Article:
Egypt approves flights from rebel-held Yemen capital: government

Egypt approves flights from rebel-held Yemen capital: government
2 min read
Egypt has approved direct flights between Yemen's Sanaa and Cairo
Air traffic into the rebel-held capital has been largely halted by a Saudi-led blockade [Getty]

Egypt has approved direct flights between Yemen's rebel-controlled capital and Cairo, the Yemeni government said Tuesday, in the latest sign of progress in the war-torn country.

The green light comes after the first commercial flight in six years flew from Sanaa to Amman in Jordan last week, as part of a UN-brokered truce between Yemen's internationally recognised government and the Houthi rebels.

"We express our deep thanks to the brotherly Egyptian government... for agreeing to operate direct flights between Sanaa and Cairo in accordance with the armistice agreement," Yemeni Foreign Minister Ahmed bin Mubarak wrote on Twitter.

"The competent authorities in the two countries will work in the coming days to coordinate and complete the technical procedures for operating the flights," he added.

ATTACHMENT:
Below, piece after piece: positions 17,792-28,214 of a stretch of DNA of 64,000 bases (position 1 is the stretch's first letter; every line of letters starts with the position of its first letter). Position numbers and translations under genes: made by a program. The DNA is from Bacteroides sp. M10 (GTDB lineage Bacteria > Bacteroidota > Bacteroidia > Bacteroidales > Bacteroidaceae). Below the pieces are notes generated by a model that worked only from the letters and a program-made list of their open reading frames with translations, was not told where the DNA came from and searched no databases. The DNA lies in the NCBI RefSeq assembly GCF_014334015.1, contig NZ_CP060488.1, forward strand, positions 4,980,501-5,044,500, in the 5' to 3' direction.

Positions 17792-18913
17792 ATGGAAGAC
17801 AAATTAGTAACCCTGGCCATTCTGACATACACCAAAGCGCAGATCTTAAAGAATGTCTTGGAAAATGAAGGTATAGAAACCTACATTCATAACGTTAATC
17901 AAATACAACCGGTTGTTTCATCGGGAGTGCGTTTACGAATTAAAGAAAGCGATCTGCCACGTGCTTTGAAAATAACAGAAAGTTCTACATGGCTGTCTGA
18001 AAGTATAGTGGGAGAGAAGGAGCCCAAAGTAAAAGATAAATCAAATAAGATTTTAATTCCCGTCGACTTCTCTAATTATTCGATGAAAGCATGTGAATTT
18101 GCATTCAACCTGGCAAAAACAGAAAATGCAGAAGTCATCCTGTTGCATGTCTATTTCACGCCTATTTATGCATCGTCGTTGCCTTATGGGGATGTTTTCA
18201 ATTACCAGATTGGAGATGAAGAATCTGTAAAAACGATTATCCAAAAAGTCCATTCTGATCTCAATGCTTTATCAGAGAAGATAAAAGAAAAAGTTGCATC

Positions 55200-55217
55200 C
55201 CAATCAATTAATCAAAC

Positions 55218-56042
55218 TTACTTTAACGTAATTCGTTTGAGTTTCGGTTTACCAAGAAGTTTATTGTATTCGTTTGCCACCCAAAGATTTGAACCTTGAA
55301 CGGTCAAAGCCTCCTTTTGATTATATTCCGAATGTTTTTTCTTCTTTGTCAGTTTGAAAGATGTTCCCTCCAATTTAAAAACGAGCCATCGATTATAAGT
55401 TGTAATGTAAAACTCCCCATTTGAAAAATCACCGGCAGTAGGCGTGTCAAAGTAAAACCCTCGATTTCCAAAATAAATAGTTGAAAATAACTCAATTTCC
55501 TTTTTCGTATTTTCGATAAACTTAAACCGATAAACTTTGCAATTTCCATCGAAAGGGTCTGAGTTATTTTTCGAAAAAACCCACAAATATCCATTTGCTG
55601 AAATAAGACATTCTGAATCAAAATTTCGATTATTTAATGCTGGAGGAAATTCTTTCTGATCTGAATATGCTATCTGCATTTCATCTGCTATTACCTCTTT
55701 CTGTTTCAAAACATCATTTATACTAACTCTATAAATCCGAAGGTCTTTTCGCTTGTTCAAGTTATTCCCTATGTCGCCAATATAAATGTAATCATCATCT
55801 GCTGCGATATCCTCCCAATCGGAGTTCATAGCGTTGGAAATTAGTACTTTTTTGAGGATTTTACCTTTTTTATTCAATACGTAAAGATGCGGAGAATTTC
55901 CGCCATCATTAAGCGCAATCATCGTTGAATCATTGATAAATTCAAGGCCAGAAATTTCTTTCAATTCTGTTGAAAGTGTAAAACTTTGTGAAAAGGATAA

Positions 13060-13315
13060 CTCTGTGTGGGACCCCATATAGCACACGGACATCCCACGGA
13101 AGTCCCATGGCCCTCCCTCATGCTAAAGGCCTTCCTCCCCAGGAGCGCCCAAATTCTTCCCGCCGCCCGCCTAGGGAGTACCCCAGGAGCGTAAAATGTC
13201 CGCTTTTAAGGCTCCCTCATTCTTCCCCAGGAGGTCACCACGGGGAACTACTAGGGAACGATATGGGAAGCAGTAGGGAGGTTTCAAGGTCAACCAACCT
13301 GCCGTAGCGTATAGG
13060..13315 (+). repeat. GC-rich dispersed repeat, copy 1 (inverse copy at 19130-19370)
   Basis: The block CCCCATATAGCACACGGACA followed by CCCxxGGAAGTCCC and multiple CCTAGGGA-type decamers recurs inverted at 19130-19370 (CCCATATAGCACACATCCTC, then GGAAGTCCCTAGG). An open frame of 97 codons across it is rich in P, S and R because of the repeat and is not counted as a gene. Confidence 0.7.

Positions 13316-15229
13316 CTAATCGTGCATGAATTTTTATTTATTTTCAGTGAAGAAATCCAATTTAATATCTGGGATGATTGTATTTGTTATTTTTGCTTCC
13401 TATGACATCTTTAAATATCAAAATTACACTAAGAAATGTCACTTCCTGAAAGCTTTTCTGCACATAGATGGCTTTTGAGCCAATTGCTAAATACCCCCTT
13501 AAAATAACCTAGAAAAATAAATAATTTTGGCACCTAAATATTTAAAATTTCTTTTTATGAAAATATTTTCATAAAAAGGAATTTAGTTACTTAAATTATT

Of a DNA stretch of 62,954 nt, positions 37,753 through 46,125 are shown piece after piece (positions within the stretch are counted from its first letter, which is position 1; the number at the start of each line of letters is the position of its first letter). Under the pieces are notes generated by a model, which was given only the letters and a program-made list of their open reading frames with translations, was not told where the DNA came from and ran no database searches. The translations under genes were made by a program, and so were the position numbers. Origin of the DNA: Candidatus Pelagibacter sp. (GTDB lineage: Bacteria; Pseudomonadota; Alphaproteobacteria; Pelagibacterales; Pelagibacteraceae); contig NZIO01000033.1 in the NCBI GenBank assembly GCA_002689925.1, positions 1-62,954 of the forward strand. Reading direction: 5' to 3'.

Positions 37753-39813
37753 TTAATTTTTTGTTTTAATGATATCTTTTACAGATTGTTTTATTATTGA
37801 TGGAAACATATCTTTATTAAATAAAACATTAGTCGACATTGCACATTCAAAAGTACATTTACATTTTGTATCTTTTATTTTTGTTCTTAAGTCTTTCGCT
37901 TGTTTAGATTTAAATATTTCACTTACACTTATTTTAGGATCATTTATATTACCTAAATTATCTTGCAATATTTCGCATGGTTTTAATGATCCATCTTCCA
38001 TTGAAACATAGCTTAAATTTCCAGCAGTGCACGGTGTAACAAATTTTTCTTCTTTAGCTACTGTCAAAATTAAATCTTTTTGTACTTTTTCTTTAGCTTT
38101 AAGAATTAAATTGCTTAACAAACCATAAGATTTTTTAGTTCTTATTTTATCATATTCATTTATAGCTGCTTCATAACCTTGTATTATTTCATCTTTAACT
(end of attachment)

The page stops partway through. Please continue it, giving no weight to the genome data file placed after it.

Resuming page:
United Nations Secretary-General Antonio Guterres called Egypt's Foreign Minister Sameh Shoukry to express his "sincere thanks... for allowing direct flights between Cairo and Sanaa within the framework of the UN armistice in Yemen", an Egyptian foreign ministry statement said.

Weekly flights to and from Cairo and Amman are part of the truce agreement that went into effect on April 2, and is due to be renewed next week.

On May 16, a Yemenia plane carrying 126 passengers, including critically ill hospital patients and their relatives, became the first commercial flight to leave Sanaa since August 2016.

Air traffic into the rebel-held capital has been largely halted by a Saudi-led blockade, but there have been exemptions for aid flights that are a key lifeline for the population.

Despite accusations of violations from both sides - the Saudi-led military coalition and Iran-backed Houthi rebels - the truce has significantly reduced levels of violence.

The Saudi-led coalition stepped in to support Yemen's government in 2015, a year after the Houthis seized control of the capital.

The Houthis last week said they were considering renewing the ceasefire and Hans Grundberg, the UN special envoy to Yemen, said he was working with both sides to "overcome outstanding challenges and to ensure the extension of the truce".

The war has killed more than 150,000 people and displaced millions, creating the world's worst humanitarian crisis, according to the UN.